Maiden Voyage to the Deep South

Our first maiden voyage to the deep south in out 1975 Cruise Air motor home. We found the weather very unforgiving…

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Dotty’s maiden voyage into the deep south started two Fridays ago.  We found the weather very unforgiving, at  45 to 50 mph, the winds were atrocious.  A major storm front was developing to the west.  The camper felt like a sail boat  being tossed on the high seas.  After only about four hours of driving we were exhausted.  The drive left us racked and on edge.  Making it only to Findlay, Ohio (Flag City) we parked Dotty and batten down the hatches, boondocking at the first Wal-Mart we could find.

Saturday morning came early, the winds died down to 20 mph making it a little better for driving. We sailed our way to Richmond, Ky taking it slowwww.  Dotty  was running great but the steering was a little squirrely.  Noticing a rain front was coming in, Bill tested the windshield wipers.  Oops, they don’t work!  Great… not going any farther, we’ll just be boondocking at Meijers tonight.

Bill woke early Sunday morning as he always does.  Something was telling him to look at the weather radar.    We had two hours to get motivated and beat the nasty storm that was quickly building to the West.  No windshield wipers, I need to wake up fast, Ugh. With fifteen minutes to spare we headed South out running the storm front covered in red.

We didn’t talk much as we approached Southern Ky and Jelico Mountain.  Tension was building and we were both very nervous.  Would Dotty make it up the mountain side? We were gonna find out.  Well, she did.  A big 50 mph all the way up the hill.  Not fast but she made it.  It was a big sigh of relief when we got to the top.  We took a small break at the Tn. Welcome Center, which was very crowded.  Dotty was starting to draw attention from travelers.  People are eager to ask all sorts of questions about her.  She is one of a kind.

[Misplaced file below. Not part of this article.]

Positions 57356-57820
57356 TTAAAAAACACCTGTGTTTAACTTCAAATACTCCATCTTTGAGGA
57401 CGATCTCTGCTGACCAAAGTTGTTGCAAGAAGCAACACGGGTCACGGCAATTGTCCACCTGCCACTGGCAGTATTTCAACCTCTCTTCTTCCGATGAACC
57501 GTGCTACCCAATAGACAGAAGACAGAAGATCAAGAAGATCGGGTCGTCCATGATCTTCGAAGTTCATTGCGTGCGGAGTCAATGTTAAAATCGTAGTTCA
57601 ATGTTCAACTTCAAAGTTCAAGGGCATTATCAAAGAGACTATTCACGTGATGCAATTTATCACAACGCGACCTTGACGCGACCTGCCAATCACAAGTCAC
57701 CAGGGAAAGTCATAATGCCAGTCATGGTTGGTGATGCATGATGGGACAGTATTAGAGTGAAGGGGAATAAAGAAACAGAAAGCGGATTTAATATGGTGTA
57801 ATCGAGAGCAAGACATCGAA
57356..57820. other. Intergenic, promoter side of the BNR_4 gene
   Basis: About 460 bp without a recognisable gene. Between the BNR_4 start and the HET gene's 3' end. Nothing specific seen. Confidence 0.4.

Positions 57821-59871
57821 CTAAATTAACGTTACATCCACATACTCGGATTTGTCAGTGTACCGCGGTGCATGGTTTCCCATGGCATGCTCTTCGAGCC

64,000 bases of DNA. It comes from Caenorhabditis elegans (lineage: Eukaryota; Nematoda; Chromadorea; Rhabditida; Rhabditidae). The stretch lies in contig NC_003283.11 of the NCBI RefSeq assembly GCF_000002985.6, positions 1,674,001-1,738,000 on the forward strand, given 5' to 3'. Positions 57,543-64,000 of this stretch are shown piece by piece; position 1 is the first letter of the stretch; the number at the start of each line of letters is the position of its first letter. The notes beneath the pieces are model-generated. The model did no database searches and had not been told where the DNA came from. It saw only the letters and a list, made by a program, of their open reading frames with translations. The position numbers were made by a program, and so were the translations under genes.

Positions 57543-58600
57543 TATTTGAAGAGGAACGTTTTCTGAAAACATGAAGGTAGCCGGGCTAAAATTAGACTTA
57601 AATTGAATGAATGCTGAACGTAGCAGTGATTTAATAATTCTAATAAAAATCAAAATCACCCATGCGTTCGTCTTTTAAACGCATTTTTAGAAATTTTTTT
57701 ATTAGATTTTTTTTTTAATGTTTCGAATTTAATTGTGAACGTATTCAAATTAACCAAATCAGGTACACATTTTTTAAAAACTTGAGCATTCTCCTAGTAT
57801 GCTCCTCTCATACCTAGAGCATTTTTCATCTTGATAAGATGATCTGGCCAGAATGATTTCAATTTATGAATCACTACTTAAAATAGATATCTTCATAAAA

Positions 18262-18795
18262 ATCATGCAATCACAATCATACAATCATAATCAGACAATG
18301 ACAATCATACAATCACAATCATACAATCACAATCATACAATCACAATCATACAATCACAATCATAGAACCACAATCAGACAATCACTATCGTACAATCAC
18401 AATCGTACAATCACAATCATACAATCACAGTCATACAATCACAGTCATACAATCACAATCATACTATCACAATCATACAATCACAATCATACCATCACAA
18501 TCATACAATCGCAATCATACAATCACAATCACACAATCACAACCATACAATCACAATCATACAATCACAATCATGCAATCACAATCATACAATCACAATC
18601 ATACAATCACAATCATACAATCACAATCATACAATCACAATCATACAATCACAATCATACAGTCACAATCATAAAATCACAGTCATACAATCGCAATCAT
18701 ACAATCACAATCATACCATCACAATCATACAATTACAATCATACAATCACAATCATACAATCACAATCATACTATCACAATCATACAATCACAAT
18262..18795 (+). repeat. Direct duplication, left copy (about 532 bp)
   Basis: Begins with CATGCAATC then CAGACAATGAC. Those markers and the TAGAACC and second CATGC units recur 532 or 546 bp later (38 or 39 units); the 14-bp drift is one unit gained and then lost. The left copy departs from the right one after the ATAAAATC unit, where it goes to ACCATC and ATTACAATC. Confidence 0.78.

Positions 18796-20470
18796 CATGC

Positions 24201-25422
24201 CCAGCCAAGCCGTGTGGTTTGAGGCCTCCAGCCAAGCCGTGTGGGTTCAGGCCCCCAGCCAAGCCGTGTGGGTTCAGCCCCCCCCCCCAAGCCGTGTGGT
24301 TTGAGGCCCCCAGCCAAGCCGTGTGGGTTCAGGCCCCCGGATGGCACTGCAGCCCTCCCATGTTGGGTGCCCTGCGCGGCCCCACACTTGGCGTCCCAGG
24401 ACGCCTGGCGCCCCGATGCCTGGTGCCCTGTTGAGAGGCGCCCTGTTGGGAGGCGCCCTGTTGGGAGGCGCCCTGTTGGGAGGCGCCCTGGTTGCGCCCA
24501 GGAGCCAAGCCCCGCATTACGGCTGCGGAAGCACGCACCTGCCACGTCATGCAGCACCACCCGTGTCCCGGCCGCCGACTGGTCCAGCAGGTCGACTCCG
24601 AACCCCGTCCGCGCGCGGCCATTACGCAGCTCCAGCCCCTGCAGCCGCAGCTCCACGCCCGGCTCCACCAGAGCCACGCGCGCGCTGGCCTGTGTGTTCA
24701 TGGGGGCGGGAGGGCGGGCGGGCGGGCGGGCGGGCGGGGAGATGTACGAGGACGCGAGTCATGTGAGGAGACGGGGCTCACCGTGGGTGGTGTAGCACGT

Down the mountain she came with her sails a flying.  She had Bill a little panicked, I tried not to pay attention.  I was thinking to myself, “He’s one hell of a driver”.  I don’t know why we were so nervous, he’s driven in some of the most God awful weather conditions while expediting.   We swallowed hard and drove down the mountain .

Off to another cheap night of camping at the Flying J, south side of Knoxville, Tn.  The temperature was high, in the low 90’s.  It was not comfortable. All the windows open, we were sweat’n puddles.  Bill takes a look at our cat, Mel, and decides it’s to hot for her.  He plugs the fan into the inverter and places it on the floor facing the cat.  Well hell…It’s gonna be a great night.

It was a hot, sticky, crappy night.  Along with the heat, we had to listen to young’ns racing their hot rods up and down the street.  We wont be staying at that Flying J again, travelers beware!

With less than a fulfilling night sleep,  we woke on Monday morning ready to get to Warner Robins, Ga.  and see the family.  Traveling was uneventful until we caught up to a major traffic jam in a Resaca, Ga.  Miles, upon miles of traffic, creeping every so slowly down the interstate.  An hour and a half later and six miles down the road, we made it to the closes exit in Resaca.  Now how are we going to get around this mess, Google it!!  Looking at the routes, we chose Hwy 41 to get us through Atlanta.  Now, this is not a quick route, but it’s better than sitt’n in traffic.  We burned a couple of hours going through small town after small town.  Finally picking up I-75 South, we managed to pick up speed and making it to Warner Robins around 8pm that night.

What a ride, what a trip.  We’re we crazy to take a 1975 Motor Home on a 1000 mile trip South?  Part of me says “yes” but part of me says, “I would do it again.”  The stress was worth seeing the family and grandkids.  You can’t put a price on that.

Author: L. Beard

I am a graduate of Mercer University, Bachelor of Arts, 2001, with a concentration in Sociology. I love travel, camping and the simple things in life. I'm intrigued by the human condition and all it's complexities. Some call me direct, I describe myself as a realist. My greatest gift is to have my best friend, and the love of my life by my side and along for the ride.

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